gorgonzola fondue
Friends, I have found the holy grail of leisurely weekend lunches: fluffy pillows of Peter Reinhart’s focaccia bread smothered in to die for Gorgonzola fondue. Add a few tart slices of apple and snappy green beans and, well, there are  simply no words. 
I mean, just look at those gorgeous, airy pockets of awesome in this focaccia. Glory in the golden crust that sparks in the mouth with Kosher salt, Parmesan, garlic, and herbs. Rendered speechless, right?

peter reinhart focaccia
Warren and I first tried Gorgonzola fondue at Sweet Lorraine’s, a great little restaurant our friend Stephanie introduced us to. It looked so unassuming, this creamy white bowl of cheese standing guard over a stack of steaming focaccia. We ended up practically licking the bowl clean. At a recent Sweet Lorraine’s girls’ night out, we slathered the fondue onto our burgers and dunked our fries into it. I’m telling you, this stuff is lethal. And perfect. I had to figure out how to make it at home. My version is a little thicker and a little cheesier. But there’s no harm in that. Not one bit. 
peter reinhart focaccia, gorgonzola fondue
This fondue is not for the weak at heart. It is robust and rich. It enjoys a challenge. Warren, despite his lactose intolerance, could not ignore its siren call. He popped a Lactaid pill and hoped for the best. After his first bite, he promptly crowned it The Best Thing Ever and used half the pan of focaccia to soak the Gorgonzola fondue up. 
I won’t put Peter Reinhart’s focaccia recipe here since it’s quite long but it is, without a doubt, the best focaccia I have ever made. It’s sticky and seems involved, but it’s actually quite simple, just super time intensive. You’ll want to set aside an afternoon to make the dough. Then it needs to be in the fridge overnight before being baked. It’s perfect for a lazy weekend at home and it is worth every single minute. I used Brown Eyed Baker’s version of the focaccia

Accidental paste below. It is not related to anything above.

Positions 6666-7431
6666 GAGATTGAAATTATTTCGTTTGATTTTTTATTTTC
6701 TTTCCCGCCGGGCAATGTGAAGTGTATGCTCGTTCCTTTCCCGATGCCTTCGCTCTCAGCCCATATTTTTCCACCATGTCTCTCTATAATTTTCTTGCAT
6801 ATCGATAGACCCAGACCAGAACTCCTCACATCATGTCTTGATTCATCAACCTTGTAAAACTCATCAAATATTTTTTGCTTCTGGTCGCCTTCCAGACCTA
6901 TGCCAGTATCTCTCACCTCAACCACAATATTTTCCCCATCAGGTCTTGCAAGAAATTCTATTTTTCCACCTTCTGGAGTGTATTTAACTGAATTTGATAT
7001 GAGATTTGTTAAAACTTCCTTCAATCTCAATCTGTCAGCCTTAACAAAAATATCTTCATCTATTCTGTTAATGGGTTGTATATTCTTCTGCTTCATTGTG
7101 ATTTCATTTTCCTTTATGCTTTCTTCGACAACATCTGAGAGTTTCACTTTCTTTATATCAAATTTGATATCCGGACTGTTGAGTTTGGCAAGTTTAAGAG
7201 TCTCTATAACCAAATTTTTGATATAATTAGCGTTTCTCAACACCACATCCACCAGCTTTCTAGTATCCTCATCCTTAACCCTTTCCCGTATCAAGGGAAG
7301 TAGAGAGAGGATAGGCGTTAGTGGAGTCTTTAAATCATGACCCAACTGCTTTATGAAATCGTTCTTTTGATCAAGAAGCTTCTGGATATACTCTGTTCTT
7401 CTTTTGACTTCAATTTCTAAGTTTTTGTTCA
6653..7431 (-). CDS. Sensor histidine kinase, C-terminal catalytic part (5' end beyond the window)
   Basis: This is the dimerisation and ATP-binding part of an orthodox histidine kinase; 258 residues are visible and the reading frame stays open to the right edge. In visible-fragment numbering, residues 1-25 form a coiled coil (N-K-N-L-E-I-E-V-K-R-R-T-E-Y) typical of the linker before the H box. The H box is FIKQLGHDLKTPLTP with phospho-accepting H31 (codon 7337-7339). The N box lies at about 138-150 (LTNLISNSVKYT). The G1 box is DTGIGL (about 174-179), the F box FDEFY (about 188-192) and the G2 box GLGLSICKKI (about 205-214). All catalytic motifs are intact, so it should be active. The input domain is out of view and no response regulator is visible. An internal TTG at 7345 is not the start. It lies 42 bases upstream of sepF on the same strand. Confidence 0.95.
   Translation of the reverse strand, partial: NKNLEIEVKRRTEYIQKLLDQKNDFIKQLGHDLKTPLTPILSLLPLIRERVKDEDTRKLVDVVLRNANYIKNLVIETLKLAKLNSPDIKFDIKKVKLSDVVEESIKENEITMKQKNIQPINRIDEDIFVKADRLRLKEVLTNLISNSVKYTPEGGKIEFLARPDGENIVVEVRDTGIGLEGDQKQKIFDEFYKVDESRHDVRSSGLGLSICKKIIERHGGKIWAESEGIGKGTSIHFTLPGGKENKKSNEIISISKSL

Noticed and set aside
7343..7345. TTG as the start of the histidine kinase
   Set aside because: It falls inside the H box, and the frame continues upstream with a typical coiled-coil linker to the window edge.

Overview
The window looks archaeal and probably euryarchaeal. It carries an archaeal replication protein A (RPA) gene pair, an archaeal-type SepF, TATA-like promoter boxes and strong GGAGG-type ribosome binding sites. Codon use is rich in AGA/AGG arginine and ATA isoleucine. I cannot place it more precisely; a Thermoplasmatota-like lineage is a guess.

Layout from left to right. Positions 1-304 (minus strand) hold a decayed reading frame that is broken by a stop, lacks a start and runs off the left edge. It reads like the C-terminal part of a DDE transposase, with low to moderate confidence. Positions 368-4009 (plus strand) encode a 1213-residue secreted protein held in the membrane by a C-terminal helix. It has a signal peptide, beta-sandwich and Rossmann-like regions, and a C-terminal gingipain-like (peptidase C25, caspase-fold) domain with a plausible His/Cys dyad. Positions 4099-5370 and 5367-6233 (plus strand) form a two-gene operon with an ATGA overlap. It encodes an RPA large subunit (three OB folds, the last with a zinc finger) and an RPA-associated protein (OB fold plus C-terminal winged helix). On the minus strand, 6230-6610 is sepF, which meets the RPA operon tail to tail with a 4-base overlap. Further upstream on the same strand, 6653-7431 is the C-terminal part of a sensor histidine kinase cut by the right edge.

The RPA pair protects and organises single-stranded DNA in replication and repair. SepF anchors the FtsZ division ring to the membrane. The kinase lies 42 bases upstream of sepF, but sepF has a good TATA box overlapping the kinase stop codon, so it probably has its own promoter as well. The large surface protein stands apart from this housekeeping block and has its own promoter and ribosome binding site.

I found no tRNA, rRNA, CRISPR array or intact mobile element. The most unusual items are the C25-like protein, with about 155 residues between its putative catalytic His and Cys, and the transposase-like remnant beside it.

Inspired by Sweet Lorraine’s
  • 1 garlic clove, smashed
  • 3/4 cup half and half (you could also use heavy whipping cream for even more decadence)
  • 1/2 cup chicken stock
  • 2 tablespoons cornstarch
  • 5 oz. tub of Gorgonzola cheese
  • 1/2 cup shredded Italian cheese
  • 1 tablespoon parsley
  • 1 teaspoon rosemary
  • pinch of white pepper

Rub the garlic clove on the bottom of a heavy pot. Add the half and half and chicken stock. Bring the liquid up to a slight simmer on medium heat. When steam starts rising from the liquid, pour 1/4 cup of it into a measuring cup. Stir the cornstarch into the 1/4 cup of warm liquid until dissolved. Set the cornstarch slurry aside.

Add the Gorgonzola and Italian cheese to the pot. Stir until melted. It takes a few minutes and will seem very watery. Never fear, the cornstarch slurry will turn it into a lush pot of melted goodness. Add the cornstarch slurry to the pot. Bring to boil for about 30 seconds, or until the fondue has thickened. 
Take off the heat and stir in the herbs and white pepper. You can use a few grinds of black pepper instead. Serve with fresh focaccia, fruit slices (like apples and pears), and vegetables. Feel free to pour the leftover sauce onto anything that strikes your fancy. Serves 2 as a hearty lunch with some leftover, or 4 as an appetizer. 
Need more decadence in your life? Try the easy pudding-filled eclairs or the no-bake cake batter or brownie butter truffles.

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  1. says

    Everything you post on here makes me salivate uncontrollably. I need to start reading your blog in total privacy so that no one witnesses me drool on the keyboard. Also, you are an amazing chef! I am not nearly as brave as you are when it comes to trying new (awesome!) recipes.

    • says

      I really wish I had more of this Gorgonzola fondue because it was so, so good! And I'm not sure if it comes down to bravery–probably something more like brazen boredom 🙂

  2. says

    Oh my goodness, there's no way I could be left alone with this bowl of cheesy goodness 🙂 That focaccia looks amazing too – can't believe you made it from scratch!

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